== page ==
Webhooks are the ultimate escape hatch to systems integration. Event publishing that doesn't require you to know much about who is listening on the other end. It's trivial to create a publisher or consumer (bring your own HTTP server/client).
On the surface, Webhooks seem antithetical to the rise of the cloud native – it's easier than ever to set up servers that long-poll, managed pub/sub infrastructure, or simple event queues. But the opposite might be happening.
- Zero-trust architectures give a framework for authorized webhook endpoints that travel over the public internet. You still have to think closely about external traffic from your webhook provider (e.g., Stripe's smokescreen) to make sure it isn't being abused via server-side request forgery.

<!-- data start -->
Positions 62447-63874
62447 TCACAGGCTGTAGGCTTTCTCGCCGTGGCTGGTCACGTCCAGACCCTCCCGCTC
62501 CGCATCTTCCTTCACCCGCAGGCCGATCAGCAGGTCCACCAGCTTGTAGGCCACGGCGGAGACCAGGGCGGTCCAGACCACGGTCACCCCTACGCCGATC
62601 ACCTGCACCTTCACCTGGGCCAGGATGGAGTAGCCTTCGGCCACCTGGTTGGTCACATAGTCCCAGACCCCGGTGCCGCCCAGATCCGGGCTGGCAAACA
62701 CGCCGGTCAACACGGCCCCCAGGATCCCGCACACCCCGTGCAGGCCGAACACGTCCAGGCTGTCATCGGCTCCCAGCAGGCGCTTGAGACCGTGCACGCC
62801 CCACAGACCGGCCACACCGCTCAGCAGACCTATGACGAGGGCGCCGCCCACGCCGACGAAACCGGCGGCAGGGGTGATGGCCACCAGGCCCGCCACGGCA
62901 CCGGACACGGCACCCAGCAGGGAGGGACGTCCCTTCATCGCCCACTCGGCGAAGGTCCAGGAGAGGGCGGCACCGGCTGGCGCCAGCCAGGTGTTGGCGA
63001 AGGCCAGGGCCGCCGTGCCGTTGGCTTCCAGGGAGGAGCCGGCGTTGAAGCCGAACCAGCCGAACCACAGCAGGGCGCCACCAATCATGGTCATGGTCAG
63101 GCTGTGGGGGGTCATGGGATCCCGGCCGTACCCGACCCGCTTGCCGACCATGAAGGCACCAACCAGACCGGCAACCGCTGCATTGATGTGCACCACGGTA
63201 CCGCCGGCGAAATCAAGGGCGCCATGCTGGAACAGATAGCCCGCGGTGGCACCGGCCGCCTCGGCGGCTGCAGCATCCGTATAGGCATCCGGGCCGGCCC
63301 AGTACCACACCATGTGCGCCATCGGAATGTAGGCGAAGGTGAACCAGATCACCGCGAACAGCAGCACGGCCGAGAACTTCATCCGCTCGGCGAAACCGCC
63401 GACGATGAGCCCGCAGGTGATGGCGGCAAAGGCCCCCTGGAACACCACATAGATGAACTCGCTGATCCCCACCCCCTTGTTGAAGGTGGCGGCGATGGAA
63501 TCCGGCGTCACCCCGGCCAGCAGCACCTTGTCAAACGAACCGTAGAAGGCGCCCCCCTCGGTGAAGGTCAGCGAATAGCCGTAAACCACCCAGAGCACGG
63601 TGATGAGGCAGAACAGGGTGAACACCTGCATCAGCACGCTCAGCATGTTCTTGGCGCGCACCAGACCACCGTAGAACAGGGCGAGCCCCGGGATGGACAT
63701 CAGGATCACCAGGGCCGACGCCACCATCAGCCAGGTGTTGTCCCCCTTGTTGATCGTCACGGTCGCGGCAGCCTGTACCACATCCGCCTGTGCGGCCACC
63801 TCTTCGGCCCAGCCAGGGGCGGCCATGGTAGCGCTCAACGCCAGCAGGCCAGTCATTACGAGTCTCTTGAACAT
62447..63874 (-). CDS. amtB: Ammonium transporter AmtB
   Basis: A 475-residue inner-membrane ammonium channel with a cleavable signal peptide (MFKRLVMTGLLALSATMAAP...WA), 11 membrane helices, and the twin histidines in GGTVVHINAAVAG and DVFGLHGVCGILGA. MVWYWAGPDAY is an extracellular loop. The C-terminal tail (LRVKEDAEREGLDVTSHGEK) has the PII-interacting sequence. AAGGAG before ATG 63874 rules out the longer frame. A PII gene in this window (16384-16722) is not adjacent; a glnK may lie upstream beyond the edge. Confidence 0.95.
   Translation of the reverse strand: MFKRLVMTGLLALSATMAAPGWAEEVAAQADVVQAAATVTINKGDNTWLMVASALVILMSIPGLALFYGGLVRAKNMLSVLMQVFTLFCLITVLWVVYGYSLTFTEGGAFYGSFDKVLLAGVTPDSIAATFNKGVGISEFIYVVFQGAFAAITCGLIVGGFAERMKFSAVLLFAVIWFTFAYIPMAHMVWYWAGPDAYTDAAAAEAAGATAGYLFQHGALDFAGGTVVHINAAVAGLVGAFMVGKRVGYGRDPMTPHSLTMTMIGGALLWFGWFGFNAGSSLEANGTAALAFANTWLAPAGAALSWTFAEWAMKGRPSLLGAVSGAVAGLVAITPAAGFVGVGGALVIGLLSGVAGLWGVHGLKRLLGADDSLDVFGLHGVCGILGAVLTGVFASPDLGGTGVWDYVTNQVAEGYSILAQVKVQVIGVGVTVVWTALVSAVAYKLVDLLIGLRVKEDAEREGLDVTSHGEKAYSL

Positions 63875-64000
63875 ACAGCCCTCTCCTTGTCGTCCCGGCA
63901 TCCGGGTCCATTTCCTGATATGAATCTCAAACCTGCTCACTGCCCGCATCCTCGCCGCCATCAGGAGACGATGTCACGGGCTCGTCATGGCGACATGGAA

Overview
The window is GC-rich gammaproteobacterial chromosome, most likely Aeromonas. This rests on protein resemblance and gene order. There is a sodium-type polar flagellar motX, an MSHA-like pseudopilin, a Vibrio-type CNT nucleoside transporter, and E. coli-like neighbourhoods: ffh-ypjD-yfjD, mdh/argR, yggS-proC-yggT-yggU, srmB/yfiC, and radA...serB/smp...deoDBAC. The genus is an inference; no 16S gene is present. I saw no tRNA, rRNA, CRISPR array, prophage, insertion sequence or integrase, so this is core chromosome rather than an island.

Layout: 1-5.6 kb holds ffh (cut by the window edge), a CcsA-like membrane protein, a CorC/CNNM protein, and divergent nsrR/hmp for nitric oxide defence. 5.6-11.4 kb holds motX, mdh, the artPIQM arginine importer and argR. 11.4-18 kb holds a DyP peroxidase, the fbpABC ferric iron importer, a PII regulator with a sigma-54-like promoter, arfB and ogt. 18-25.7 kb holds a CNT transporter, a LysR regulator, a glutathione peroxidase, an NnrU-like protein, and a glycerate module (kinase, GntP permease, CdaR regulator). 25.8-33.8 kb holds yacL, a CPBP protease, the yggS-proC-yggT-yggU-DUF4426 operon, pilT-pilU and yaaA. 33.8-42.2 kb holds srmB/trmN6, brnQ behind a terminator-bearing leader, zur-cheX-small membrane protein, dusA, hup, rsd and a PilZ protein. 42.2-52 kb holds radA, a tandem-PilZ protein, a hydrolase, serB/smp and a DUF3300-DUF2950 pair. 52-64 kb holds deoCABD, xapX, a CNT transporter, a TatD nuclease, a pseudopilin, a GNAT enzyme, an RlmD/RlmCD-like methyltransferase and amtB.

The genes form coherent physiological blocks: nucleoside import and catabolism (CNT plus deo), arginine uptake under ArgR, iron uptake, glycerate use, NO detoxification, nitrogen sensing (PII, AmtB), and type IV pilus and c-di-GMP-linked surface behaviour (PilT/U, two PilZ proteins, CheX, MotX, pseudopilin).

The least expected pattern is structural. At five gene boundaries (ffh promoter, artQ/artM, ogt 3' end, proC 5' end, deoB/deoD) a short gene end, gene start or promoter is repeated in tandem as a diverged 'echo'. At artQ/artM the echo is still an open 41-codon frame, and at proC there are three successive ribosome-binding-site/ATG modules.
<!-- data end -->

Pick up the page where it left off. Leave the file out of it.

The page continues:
- Serverless and cloud event-driven architectures are more likely to be push rather than pull. Scale to zero and FaaS means that applications aren't continuously running.
- Fewer missed events. Better DevOps building blocks mean more reliable services. Given a public Lambda URL, you can be fairly certain of the availability of that endpoint (your application logic is a different story).
- More SaaS services, more loosely coupled integrations. SaaS companies can no longer try to implement as many connectors as possible (M:N API Problem), so webhooks are a quick shortcut to giving customers a small amount of flexibility.
Webhooks are probably not the answer when message deliverability is crucial: services with strict SLAs, streams with high volumes of data, or where sync is important. Queues and streaming solutions like Kafka are better options (at the cost of complexity).
You can also view webhooks as a shift of responsibility from event producers to event consumers. Webhooks put the onus of event management onto the consumer. Whether this is a temporary shift or something more long-term, it remains to be seen.